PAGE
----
Process mapping is one tool for understanding how work actually gets done. It provides a visual representation of every step, task, input and resource used to complete a business process. Production and review of a contract is just a process with a beginning (taking instructions and understanding objectives), a middle (exchange of contract drafts) and an end (finalisation and sign-off).
Benefits of process mapping
One of the key benefits of process mapping is better resource management through:
- Identifying duplication and wasted effort;
- Providing opportunities for disaggregation of tasks to ensure the right level of legal resource is used at each stage;
- Better understanding of business relationships and the handoffs and dependencies.
Lawyers are commonly criticised for over-resourcing matters, usually leading to higher fees. Clients can be left wondering whether it was really necessary for the highly paid (and expensive) partner to complete a given task, or whether a more junior lawyer could have achieved the same result. Pursuing that line of argument further, a client may well question whether a lawyer was actually needed at all? Or whether the task even needed to be done?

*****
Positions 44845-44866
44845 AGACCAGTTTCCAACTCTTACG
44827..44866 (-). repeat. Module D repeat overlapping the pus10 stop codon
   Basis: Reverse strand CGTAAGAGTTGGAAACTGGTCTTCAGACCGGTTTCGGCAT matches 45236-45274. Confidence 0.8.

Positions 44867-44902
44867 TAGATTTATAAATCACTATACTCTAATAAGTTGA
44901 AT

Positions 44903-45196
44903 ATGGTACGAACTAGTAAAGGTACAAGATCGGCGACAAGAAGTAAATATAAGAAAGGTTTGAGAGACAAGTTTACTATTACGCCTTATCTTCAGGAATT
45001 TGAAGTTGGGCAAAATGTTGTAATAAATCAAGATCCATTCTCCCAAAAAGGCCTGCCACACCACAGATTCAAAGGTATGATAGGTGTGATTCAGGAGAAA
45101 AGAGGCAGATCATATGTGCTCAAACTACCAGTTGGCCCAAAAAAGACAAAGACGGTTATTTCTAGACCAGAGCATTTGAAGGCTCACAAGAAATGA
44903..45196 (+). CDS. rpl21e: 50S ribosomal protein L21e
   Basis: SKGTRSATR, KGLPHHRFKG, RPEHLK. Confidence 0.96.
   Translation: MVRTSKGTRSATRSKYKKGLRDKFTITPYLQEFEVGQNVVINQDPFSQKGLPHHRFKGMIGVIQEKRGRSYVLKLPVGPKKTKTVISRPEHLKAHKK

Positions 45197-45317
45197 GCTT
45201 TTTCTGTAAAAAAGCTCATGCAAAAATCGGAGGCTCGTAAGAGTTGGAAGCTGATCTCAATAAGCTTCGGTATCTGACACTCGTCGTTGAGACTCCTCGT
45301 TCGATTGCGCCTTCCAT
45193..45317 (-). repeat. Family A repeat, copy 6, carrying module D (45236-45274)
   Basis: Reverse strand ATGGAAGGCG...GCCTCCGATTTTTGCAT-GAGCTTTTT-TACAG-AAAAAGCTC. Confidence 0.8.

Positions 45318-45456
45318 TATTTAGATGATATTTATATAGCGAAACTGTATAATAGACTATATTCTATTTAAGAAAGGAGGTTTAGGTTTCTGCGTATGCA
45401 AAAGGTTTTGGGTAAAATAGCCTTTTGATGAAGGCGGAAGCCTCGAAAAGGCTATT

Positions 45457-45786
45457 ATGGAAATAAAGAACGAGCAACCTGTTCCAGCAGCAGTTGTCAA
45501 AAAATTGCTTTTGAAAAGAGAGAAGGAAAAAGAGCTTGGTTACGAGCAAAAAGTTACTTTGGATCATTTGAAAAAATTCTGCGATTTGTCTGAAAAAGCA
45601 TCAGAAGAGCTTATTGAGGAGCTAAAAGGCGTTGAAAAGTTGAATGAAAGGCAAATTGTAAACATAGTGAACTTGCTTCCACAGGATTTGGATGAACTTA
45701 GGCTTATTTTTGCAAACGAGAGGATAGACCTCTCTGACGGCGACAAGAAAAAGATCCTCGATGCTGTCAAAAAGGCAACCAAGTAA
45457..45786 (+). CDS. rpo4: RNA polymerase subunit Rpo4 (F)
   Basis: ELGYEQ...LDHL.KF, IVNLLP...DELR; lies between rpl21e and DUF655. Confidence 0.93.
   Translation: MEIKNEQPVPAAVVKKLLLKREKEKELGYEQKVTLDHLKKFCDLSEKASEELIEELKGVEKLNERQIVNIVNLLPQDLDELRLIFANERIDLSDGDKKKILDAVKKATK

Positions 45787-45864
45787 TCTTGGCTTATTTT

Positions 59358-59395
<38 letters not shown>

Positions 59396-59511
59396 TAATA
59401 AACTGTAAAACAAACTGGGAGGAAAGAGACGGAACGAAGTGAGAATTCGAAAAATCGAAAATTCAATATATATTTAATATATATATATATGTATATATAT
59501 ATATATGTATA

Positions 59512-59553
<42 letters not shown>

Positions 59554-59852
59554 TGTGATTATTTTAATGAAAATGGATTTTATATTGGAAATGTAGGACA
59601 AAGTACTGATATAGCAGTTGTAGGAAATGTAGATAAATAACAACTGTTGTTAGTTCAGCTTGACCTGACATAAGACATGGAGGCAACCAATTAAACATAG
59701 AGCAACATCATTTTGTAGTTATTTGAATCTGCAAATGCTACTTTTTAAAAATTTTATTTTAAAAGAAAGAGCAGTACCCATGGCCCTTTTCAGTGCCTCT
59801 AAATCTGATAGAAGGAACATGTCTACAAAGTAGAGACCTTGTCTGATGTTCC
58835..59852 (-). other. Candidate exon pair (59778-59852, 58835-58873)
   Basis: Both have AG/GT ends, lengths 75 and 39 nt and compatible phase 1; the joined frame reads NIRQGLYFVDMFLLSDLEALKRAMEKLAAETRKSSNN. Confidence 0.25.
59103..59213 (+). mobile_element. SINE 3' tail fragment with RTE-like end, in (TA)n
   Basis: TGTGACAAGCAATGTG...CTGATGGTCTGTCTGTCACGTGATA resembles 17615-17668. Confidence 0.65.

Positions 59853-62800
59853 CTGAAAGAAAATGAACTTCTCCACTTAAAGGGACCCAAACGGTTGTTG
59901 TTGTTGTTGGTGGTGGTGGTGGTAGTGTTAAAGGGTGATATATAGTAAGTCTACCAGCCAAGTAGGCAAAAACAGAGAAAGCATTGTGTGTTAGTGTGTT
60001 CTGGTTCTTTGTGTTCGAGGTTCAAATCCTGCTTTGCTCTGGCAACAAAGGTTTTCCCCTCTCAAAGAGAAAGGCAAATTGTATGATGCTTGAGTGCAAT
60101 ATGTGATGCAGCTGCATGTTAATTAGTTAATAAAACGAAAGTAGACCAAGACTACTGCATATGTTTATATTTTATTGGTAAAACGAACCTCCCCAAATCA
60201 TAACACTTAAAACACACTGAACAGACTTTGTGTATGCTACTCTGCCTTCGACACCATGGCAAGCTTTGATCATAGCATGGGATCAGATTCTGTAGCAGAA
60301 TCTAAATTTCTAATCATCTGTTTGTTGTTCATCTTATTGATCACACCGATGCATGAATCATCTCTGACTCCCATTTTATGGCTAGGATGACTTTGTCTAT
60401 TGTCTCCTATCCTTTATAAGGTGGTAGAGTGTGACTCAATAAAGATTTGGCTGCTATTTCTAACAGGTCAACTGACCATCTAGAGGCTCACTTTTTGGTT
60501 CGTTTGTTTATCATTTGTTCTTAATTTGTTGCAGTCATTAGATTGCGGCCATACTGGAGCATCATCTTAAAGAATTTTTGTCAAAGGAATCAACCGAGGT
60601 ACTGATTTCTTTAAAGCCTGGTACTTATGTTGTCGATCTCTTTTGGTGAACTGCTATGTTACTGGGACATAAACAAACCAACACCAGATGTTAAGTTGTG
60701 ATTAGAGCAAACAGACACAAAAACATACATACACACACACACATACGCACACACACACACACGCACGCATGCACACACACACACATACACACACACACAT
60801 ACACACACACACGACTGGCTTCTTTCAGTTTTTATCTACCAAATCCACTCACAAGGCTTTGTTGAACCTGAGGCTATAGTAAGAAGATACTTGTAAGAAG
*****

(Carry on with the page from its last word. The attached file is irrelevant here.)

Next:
The opportunities for legal departments and law firms to gain efficiencies through a more transparent process are clear. The elephant in the room, however, is that in the case of law firms, they are often incentivised to duplicate effort (eg. have multiple lawyers attend a meeting) or aggregate tasks (have the lawyers proof-read) as they charge their clients by the hour.
Process improvements in contracting also leads to more consistent outputs by taking the art out of contract reviews. This in turn reduces risks as process becomes standardised with clarity of steps.
William Edwards Deming, the father of quality evolution, placed enormous emphasis on the importance of process to minimise defects. He said: “Eighty-five percent of the reasons for failure to meet customer expectations are related to deficiencies in the systems and process… rather than the employee. The role of management is to change the process rather than badgering individuals to do better.”
Finally, mapping assists in identifying where the value lies in a given process. Typically only 10-15% of the steps in a process add value, and usually these steps represent as little as 1% of the total process time (taking into account delays and the time where the product or service is static).